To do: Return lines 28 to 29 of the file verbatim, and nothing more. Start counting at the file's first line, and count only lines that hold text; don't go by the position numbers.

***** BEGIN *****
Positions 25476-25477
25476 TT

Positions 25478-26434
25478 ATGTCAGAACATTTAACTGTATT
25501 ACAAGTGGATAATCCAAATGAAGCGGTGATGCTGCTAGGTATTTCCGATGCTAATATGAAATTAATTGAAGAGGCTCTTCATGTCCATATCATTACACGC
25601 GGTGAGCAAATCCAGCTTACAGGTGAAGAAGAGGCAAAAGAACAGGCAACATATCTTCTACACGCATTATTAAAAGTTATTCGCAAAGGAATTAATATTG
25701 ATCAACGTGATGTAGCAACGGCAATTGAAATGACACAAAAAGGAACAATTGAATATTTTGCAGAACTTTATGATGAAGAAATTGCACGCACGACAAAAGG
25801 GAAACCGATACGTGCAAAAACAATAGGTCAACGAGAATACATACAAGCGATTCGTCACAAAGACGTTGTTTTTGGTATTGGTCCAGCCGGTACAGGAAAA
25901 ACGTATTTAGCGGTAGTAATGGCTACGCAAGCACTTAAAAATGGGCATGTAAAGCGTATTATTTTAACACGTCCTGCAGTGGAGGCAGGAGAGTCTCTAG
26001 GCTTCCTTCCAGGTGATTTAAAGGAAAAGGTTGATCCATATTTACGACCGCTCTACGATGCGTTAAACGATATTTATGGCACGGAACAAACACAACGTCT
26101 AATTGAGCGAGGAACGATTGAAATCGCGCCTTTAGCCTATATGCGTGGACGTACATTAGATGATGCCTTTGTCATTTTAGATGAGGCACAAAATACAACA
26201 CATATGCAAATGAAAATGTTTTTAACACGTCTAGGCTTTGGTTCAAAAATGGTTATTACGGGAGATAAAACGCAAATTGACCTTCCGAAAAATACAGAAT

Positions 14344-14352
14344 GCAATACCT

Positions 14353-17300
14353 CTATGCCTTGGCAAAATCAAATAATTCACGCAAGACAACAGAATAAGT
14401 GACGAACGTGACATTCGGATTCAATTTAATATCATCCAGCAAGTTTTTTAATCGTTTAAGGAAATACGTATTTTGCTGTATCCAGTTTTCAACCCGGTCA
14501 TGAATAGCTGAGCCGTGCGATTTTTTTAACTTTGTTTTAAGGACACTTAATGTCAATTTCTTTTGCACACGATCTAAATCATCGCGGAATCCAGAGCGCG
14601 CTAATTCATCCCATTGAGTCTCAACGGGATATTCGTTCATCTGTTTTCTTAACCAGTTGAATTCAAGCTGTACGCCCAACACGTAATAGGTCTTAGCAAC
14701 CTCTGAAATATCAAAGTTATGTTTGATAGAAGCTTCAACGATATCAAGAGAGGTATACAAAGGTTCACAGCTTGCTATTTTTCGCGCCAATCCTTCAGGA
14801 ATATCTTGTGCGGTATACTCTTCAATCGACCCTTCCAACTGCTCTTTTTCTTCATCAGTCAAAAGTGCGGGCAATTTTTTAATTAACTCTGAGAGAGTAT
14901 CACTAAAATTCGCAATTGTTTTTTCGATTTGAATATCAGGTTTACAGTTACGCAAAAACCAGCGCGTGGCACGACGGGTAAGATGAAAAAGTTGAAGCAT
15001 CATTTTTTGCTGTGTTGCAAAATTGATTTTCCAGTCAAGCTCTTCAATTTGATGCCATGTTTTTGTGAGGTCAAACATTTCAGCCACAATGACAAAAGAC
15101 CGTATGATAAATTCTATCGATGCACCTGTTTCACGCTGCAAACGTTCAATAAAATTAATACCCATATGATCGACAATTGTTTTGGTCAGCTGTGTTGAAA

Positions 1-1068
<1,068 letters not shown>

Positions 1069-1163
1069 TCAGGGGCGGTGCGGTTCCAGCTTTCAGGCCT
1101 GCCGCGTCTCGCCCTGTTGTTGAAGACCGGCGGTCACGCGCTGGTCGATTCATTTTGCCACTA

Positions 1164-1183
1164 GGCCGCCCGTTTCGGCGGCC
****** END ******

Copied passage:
1069 TCAGGGGCGGTGCGGTTCCAGCTTTCAGGCCT
1101 GCCGCGTCTCGCCCTGTTGTTGAAGACCGGCGGTCACGCGCTGGTCGATTCATTTTGCCACTA